We all are aware, what a tumour is. There can be different types and variants of a tumour. To study them all under one umbrella a Pan-Cancer project was launched. It involved analysis of more than 2600 genomes of 38 different tumour types, creating a huge resource of primary cancer genomes. According to the Pan-Cancer analysis project, it intends to examine the similarities and differences among the genomic and cellular alterations found across diverse tumour types. Yet genome analysis has focused primarily on only 1-2% of the whole genome – the part that contains the code for making proteins. What about the rest? Does it also play a role in driving the disease?
The genetic drivers of cancer need to be discovered, to fully understand the mammoth disease, in order to cure the disease. And to bring an end to the suffering of cancer patients.
Joachim Weischenfeldt of the University of Copenhagen said “Decades of work has been focused on identifying the consequences of changes in the protein-coding part of the genome. Many cancers have no important mutations in the protein-coding part, but something is driving cancer. By inference, we suspect the non-coding part is playing an important role in these unexplained cases.”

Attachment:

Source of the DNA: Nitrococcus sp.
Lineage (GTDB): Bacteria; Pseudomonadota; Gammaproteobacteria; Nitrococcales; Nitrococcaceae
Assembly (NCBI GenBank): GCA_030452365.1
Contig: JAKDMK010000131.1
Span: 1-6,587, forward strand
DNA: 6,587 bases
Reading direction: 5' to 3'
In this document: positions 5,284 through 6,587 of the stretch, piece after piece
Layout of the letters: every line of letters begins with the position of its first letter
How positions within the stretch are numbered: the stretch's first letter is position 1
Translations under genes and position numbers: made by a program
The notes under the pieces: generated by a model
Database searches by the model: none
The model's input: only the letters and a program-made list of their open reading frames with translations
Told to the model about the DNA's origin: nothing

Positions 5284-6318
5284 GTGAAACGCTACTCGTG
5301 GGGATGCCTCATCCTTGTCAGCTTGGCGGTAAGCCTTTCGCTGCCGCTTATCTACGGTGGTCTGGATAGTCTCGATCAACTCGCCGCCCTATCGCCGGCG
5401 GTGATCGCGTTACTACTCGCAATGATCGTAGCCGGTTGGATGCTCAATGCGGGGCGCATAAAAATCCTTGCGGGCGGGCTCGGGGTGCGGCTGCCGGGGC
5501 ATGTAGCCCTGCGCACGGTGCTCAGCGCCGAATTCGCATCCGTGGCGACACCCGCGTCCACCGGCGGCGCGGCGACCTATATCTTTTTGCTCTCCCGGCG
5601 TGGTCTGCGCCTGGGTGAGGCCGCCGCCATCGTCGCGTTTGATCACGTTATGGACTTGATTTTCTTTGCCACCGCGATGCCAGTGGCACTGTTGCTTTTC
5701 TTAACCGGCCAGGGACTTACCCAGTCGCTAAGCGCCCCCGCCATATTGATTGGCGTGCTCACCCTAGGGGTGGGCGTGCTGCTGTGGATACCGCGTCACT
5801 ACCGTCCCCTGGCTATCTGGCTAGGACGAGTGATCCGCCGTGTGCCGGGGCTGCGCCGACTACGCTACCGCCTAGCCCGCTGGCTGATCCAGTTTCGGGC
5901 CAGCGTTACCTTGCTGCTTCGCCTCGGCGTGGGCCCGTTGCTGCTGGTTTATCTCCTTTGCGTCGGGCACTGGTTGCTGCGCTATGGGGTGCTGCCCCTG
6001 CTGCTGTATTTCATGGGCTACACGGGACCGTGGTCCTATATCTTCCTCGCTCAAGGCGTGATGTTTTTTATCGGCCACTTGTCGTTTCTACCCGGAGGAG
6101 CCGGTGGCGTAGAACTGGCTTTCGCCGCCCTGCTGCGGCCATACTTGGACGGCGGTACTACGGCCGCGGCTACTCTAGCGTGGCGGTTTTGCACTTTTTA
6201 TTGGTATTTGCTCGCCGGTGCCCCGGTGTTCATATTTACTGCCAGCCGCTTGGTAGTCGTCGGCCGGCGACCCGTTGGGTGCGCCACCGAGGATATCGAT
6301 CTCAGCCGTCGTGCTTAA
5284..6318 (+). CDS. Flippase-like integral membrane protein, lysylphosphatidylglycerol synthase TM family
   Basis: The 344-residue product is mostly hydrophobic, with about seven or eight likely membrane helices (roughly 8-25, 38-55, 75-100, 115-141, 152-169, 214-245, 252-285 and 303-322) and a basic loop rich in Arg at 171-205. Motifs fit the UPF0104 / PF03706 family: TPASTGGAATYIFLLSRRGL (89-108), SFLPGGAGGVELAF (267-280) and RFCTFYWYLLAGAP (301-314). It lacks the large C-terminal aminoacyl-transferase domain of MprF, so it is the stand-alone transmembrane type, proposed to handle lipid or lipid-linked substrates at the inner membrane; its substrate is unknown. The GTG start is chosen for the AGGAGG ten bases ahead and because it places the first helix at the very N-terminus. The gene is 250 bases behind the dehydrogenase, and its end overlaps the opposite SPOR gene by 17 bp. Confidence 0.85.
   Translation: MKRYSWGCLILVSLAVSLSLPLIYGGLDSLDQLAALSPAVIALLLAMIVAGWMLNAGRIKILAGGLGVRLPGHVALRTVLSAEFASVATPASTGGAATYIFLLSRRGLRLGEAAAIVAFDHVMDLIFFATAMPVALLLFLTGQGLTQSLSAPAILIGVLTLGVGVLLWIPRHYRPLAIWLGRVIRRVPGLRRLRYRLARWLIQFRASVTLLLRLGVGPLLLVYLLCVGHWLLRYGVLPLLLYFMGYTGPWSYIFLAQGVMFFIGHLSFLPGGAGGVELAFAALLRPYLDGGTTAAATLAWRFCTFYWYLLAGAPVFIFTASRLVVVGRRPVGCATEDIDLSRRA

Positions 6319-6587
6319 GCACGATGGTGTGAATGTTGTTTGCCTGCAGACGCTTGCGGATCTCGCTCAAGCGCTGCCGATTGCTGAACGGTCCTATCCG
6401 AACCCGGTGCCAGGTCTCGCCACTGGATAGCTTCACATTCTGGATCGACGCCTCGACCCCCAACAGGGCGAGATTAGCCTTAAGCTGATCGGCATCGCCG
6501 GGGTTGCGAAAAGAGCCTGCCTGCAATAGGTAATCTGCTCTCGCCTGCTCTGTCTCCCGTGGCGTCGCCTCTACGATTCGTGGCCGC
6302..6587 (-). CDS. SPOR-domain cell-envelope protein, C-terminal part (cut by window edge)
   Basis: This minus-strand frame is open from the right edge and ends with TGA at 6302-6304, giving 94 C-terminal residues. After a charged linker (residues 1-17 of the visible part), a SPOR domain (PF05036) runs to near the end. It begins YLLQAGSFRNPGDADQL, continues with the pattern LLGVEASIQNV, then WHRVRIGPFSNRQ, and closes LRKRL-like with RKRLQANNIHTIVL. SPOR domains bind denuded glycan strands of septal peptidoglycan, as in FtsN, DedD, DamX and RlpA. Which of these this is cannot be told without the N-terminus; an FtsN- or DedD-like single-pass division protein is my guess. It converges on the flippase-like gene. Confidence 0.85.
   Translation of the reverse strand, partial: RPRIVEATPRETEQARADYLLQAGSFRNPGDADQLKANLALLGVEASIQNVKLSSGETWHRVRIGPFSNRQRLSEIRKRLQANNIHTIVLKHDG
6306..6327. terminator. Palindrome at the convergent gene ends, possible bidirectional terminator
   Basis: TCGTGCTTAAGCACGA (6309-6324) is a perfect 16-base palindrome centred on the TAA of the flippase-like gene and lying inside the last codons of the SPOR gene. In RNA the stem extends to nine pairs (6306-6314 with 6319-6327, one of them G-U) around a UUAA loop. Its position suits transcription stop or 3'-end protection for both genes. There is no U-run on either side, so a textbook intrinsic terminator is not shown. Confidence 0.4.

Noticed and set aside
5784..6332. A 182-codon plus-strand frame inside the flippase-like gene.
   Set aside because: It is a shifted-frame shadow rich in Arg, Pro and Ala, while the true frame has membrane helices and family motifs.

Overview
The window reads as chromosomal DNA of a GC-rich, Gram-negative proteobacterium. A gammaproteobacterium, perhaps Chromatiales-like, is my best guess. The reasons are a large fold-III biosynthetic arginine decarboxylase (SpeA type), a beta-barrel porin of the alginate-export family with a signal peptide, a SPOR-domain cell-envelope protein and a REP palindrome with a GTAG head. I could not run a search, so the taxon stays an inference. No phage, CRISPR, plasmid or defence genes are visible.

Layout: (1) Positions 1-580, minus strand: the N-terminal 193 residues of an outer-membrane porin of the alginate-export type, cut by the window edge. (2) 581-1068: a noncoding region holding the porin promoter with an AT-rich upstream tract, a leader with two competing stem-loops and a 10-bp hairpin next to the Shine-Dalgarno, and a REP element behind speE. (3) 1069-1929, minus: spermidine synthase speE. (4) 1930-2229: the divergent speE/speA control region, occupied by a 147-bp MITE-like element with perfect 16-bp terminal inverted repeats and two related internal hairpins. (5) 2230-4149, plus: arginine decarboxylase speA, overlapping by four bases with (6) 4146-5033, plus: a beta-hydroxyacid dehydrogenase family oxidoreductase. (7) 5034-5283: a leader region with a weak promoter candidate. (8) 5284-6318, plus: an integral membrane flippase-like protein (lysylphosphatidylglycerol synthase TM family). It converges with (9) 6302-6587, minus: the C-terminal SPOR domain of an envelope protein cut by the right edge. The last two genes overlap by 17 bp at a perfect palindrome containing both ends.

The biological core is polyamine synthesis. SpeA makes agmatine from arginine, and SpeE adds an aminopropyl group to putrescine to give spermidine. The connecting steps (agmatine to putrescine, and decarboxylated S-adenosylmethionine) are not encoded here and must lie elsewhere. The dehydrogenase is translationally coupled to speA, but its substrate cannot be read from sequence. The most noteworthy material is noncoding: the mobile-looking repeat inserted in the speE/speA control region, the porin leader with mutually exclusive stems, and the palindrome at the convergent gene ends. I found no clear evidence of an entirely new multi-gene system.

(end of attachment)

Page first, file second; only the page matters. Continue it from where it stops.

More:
As a part of the Pan-Cancer project scientists have analyzed whole-genome sequencing data. But now, what needs to be done is to analyze the non-coding sequence of the genome too. For which new statistical methods are to be developed by the scientists.
During the research, new drivers of cancer were observed, point mutations. Which is a genetic mutation where a single nucleotide base is changed, inserted or deleted from a sequence of DNA. But surprisingly, this was observed in the non-coding part of the genome. They also identified newly recognized driver rearrangements near genes called the AKR1C genes. This was interrelated with increased gene expression across lung and liver cancers.
However, these mutation drivers were found to be less frequent in the non-coding regions as compared to the coding regions. But the reason behind this may be the relatively less patient data available to analyze for some tumour types.
“We probably need an order of magnitude more genomes to really have a comprehensive understanding of all the mutations that drive cancer, and the complex mechanisms by which they form,” says Weischenfeldt. “As cancer is a disease of the genome, we ultimately want to be able to explain as many cancers as possible using genetics.”